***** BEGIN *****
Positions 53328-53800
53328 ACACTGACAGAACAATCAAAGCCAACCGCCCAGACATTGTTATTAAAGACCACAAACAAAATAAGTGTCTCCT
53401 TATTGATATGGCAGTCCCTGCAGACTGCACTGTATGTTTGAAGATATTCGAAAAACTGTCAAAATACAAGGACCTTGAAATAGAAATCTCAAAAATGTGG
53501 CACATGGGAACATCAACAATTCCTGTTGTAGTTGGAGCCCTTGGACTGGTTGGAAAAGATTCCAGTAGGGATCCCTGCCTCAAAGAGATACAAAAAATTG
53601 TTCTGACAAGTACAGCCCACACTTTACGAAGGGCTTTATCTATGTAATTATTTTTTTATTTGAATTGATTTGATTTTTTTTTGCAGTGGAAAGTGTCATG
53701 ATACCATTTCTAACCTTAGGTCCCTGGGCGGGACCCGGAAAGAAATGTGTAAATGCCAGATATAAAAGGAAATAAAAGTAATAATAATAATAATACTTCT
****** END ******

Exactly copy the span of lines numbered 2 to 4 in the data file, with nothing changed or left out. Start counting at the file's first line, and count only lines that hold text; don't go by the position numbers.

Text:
53328 ACACTGACAGAACAATCAAAGCCAACCGCCCAGACATTGTTATTAAAGACCACAAACAAAATAAGTGTCTCCT
53401 TATTGATATGGCAGTCCCTGCAGACTGCACTGTATGTTTGAAGATATTCGAAAAACTGTCAAAATACAAGGACCTTGAAATAGAAATCTCAAAAATGTGG
53501 CACATGGGAACATCAACAATTCCTGTTGTAGTTGGAGCCCTTGGACTGGTTGGAAAAGATTCCAGTAGGGATCCCTGCCTCAAAGAGATACAAAAAATTG